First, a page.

The methods that do not ignore complementarity, i.e. CIFE, JMI, CMIM, and JMIM, approximate the terms of the objective functions that depend on the set , i.e. , , and , which are difficult to estimate, through a function of the already selected features , , taken individually. Considering only individual associations neglects higher order associations, e.g. between a candidate and two or more already selected features. Specifically, for CIFE, JMI, and CMIM,

and for JMIM,

where denotes an approximating function. This type of approximation is also used by the methods that ignore complementarity. Hereafter, we denote an already selected feature simply by . Three types of approximating functions have been used: a sum of terms scaled by a constant (MIFS and CIFE), an average of terms (mRMR and JMI), and a maximization over terms (maxMIFS, CMIM, and JMIM).

MIFS and CIFE approximate the TMI by a sum of terms scaled by a constant. In particular, for CIFE,

The MIFS approximation is similar, but without the class-relevant redundancy terms, and with the sum of inter-feature redundancy terms scaled by a constant . In both cases, a problem arises because the TMI is approximated by a sum of terms which individually have the same scale as the term they try to approximate. This results in an approximation of the TMI that can have a much larger scale than the original term. Since these terms are both redundancy terms, we will refer to this as the redundancy overscaled drawback. It becomes more and more severe as grows. This drawback was also noted by Brown:2012:CLM:2188385.2188387 , referring to it as the problem of not balancing the magnitudes of the relevancy and the redundancy.

Two other approximating functions were introduced to overcome the redundancy overscaled drawback. The first function, used by mRMR and JMI, replaces the TMI by an average of terms. In particular, for JMI,

The mRMR approximation is similar, but without the class-relevant redundancy terms. This approximation solves the overscaling problem but introduces another drawback. In fact, since , implying that , the approximation undervalues the inter-feature redundancy; at the same time, given that , implying , it also undervalues the class-relevant redundancy. We call this drawback redundancy undervalued.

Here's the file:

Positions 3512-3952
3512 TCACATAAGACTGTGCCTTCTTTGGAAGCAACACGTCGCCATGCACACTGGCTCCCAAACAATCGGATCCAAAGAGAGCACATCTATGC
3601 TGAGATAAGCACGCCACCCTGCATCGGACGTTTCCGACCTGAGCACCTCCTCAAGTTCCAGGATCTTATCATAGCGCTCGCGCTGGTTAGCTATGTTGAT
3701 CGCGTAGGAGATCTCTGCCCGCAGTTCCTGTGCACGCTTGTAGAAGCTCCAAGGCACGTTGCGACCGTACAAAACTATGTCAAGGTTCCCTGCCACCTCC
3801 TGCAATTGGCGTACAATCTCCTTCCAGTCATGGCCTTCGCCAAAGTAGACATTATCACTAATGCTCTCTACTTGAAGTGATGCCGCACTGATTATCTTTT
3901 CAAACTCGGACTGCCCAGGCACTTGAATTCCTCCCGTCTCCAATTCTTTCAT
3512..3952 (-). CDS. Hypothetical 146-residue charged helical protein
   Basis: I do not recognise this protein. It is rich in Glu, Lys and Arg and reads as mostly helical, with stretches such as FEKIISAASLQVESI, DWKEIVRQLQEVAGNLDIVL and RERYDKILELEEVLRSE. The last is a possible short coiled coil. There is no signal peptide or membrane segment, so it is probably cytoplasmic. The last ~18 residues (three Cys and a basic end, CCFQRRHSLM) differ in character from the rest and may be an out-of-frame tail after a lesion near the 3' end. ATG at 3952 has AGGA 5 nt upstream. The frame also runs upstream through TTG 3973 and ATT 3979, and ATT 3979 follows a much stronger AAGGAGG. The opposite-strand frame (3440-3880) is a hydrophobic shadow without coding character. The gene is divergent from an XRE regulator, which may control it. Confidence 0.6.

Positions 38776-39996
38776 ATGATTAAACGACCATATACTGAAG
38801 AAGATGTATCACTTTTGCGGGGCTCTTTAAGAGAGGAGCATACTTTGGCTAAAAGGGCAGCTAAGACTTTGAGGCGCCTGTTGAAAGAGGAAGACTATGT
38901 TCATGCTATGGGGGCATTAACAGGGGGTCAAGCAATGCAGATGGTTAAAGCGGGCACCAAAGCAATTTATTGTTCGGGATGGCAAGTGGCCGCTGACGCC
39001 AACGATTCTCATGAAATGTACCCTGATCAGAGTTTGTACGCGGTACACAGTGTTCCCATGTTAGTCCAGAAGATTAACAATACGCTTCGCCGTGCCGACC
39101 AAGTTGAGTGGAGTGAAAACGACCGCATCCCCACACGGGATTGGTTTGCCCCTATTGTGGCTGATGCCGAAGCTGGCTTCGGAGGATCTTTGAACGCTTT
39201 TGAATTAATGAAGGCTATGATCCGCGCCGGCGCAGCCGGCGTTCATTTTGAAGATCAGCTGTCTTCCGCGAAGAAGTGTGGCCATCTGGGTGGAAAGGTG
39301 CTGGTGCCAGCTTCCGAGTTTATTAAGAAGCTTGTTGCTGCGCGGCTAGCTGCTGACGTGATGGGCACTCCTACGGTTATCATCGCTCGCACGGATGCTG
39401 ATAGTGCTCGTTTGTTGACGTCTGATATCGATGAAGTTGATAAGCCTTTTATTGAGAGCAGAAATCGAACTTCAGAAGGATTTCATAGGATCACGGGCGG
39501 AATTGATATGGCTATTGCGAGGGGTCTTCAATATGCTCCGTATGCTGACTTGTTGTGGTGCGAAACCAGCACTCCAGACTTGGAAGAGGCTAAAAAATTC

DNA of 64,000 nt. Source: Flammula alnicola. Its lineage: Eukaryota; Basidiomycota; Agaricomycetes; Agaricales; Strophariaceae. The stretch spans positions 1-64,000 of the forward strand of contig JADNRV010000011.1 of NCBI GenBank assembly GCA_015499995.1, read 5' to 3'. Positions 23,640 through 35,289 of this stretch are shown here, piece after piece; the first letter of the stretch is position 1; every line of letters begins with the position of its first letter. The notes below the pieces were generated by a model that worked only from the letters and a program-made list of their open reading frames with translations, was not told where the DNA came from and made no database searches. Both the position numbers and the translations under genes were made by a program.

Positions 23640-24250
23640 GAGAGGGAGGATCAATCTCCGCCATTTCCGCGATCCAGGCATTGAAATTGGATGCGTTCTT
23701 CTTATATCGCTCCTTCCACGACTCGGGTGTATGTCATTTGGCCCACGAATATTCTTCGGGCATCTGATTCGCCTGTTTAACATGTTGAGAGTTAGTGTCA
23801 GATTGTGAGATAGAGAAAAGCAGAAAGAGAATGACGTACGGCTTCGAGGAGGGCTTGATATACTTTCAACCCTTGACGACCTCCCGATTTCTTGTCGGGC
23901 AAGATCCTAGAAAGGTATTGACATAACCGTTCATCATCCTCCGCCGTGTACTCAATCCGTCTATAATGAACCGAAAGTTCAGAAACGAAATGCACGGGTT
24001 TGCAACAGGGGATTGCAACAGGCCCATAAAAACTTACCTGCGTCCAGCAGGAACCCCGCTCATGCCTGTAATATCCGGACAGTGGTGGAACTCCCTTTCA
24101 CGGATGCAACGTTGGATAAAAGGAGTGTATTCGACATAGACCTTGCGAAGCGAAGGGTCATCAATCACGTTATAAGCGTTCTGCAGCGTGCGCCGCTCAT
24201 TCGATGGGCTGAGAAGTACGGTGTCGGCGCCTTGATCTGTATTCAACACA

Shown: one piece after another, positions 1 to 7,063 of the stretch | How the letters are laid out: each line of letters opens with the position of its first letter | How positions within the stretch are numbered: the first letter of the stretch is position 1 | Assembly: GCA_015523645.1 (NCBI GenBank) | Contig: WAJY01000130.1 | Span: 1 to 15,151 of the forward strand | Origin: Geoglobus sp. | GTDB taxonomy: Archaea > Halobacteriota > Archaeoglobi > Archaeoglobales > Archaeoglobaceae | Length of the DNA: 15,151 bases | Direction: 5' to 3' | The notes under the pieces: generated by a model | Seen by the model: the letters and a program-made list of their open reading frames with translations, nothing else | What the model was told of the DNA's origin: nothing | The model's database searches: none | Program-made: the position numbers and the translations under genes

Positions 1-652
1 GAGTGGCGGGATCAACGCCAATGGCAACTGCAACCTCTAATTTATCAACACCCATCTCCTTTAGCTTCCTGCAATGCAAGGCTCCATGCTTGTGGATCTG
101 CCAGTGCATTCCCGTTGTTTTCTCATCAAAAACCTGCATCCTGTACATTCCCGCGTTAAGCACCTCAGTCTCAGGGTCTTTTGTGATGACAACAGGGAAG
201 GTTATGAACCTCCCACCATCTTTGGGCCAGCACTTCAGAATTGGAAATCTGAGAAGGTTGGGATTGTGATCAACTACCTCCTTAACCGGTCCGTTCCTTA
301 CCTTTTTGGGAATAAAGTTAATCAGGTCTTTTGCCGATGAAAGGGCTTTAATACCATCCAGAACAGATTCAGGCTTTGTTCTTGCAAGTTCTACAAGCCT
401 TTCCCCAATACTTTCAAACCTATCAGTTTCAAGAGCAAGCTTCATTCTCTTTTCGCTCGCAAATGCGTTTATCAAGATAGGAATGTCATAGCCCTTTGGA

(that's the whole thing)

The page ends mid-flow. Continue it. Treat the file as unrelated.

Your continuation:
The second approximating function introduced to overcome the redundancy overscaled drawback is a maximization over terms. This approximation is used differently in maxMIFS and CMIM, on one side, and JMIM, on the other. Methods maxMIFS and CMIM just replace the TMI by a maximization over terms. In particular, for CMIM,

The maxMIFS approximation is similar, but without the class-relevant redundancy terms.

The discussion regarding the quality of the approximation is more complex in this case. We start by maxMIFS. In this case, since ,

(23)

Thus, this approximation still undervalues inter-feature redundancy, but is clearly better than the one considering an average. Indeed, we may say that maximizing over is the best possible approximation, under the restriction that only one is considered.

Regarding CMIM, we first note that a relationship similar to (23) also holds for the class-relevant redundancy, i.e.

since . However, while it is true for the two individual terms that compose the TMI that and , it is no longer true that . Thus, the maximization over terms of CMIM is not as effective as that of maxMIFS. Moreover, applying a maximization jointly to the difference between the inter-feature and the class-relevant redundancy terms clearly favors features that together with have small class-relevant redundancy, i.e. a small value of . This goes against the initial purpose of methods that, like CMIM, introduced complementarity effects in forward feature selection methods. We call this drawback complementarity penalized. We now give an example that illustrates how this drawback may impact the feature selection process.